Column: The slippery slope of fancy roof parties


Commentary by Curtis Honeycutt

I hope somebody invites me to a party on a roof someday. This not-quite-bucket-list dream of mine would make me feel like I have finally achieved a (literally) high social status. I can picture myself swirling a martini, talking about horses and stocks with some guy wearing a monocle—it would be so luxurious … unless, of course, that roof party happened on a sloped roof.

Inevitably, someone (probably Karl, the mailman) would slip, and I’d have to burst into action, catching poor Karl as he dangled precariously from the edge of the roof. The lesson here? Make sure your party roof is a flat one before you book the venue.

Dangling modifiers are equally as scary as dangling mailmen. To understand what a dangling modifier is (and why we should avoid them), let’s start with understanding modifiers. A modifier is a word or phrase that adds description to another word or phrase. When used correctly, you’ll find modifiers right next to the words they’re describing.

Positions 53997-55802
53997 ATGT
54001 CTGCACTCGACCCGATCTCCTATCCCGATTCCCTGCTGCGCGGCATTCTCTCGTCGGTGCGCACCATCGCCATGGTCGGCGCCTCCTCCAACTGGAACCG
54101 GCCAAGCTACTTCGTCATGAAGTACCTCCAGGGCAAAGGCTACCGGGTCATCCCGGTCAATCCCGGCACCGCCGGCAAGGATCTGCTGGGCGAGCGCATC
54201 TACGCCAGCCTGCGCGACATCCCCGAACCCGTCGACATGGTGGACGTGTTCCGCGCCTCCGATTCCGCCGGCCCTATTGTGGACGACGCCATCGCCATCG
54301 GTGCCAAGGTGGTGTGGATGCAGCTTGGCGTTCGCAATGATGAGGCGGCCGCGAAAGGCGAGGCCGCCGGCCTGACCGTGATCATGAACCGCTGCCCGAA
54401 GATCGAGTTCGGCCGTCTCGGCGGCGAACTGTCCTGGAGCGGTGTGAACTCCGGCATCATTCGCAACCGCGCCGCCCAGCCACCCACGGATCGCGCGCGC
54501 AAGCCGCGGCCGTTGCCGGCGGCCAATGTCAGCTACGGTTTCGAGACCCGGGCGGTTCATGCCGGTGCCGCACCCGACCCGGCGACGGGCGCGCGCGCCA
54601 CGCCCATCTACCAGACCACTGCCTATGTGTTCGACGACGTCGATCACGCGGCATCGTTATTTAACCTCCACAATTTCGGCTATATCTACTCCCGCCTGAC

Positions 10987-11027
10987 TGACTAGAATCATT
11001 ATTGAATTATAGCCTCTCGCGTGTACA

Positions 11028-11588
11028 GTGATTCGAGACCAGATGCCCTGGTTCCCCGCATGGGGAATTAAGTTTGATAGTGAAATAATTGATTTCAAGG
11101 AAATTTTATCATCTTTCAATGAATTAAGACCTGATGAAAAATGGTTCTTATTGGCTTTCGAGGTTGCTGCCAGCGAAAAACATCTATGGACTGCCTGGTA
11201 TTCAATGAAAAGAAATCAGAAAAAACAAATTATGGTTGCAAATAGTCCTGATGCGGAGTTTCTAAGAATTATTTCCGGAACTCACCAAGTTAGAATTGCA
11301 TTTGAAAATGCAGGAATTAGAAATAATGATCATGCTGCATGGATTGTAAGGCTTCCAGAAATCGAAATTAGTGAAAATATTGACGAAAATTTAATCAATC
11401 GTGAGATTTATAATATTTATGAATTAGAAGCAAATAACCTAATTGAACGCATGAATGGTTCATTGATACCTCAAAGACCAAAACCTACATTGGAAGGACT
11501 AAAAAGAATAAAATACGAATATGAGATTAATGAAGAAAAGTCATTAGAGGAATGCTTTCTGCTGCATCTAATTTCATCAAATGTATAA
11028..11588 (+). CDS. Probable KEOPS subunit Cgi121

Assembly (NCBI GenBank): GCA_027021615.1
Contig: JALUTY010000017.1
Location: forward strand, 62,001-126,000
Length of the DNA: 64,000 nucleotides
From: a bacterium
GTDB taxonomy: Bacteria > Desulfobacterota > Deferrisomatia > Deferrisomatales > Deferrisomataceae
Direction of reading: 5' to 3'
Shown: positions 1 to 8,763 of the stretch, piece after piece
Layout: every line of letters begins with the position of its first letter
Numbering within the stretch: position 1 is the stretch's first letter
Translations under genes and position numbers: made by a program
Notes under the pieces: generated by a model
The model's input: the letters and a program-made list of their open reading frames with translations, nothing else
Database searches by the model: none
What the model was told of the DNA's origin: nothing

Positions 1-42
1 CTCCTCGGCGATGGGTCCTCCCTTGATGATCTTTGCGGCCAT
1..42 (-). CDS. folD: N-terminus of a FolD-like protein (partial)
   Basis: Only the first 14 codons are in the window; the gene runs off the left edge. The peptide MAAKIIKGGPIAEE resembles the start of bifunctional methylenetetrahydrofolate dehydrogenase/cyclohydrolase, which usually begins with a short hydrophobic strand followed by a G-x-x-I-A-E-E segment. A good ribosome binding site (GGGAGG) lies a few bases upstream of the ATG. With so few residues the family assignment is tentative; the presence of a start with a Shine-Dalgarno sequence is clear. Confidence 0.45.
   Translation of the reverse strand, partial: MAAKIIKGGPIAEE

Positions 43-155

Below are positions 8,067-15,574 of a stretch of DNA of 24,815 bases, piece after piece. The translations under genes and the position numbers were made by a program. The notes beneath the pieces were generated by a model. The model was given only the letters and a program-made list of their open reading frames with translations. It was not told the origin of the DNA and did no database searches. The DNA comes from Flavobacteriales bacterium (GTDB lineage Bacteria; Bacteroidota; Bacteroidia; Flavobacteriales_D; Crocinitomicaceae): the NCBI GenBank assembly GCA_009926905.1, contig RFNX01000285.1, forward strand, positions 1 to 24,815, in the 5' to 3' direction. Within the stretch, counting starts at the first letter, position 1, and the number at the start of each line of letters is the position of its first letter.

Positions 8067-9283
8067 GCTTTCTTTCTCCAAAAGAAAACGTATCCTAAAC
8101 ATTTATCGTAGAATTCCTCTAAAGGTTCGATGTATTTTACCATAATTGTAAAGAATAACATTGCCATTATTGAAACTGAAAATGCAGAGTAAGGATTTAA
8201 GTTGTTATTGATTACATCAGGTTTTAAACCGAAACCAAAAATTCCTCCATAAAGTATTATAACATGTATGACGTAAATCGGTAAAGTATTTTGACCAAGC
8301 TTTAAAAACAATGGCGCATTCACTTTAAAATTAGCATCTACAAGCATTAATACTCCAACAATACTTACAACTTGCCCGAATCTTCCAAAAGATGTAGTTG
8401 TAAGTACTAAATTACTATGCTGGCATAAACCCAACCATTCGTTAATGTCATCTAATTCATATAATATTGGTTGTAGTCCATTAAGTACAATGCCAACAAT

When you see a dangling modifier lurking in a sentence, the sentence will be confusing. Dangling modifiers often show up at the very beginning or end of a sentence:

After spending a week on the solar panel, Mabel unsuccessfully tried to eat the melted chocolate bar. Due to the placement of the first clause, you’d think Mabel had been on the solar panel all week.

When in kindergarten, my mom drove us to school. This sentence implies my mom was a kindergartner when she drove us to school. That can’t be right!

Because of these awkward sentence structures, the modifiers change the meaning from the sentences’ intentions. Allow me to correct the sentences so we can all feel better about life.

Mabel unsuccessfully tried to eat the melted chocolate bar after it had spent a week on the solar panel.

When I was in kindergarten, my mom drove us to school.

So, just like you need to make sure your roof party is happening on a flat roof, you should take care to place your modifiers right next to (before or after) the word or phrase they modify. Doing so will avoid sentence catastrophes (as well as keep our buddy Karl alive).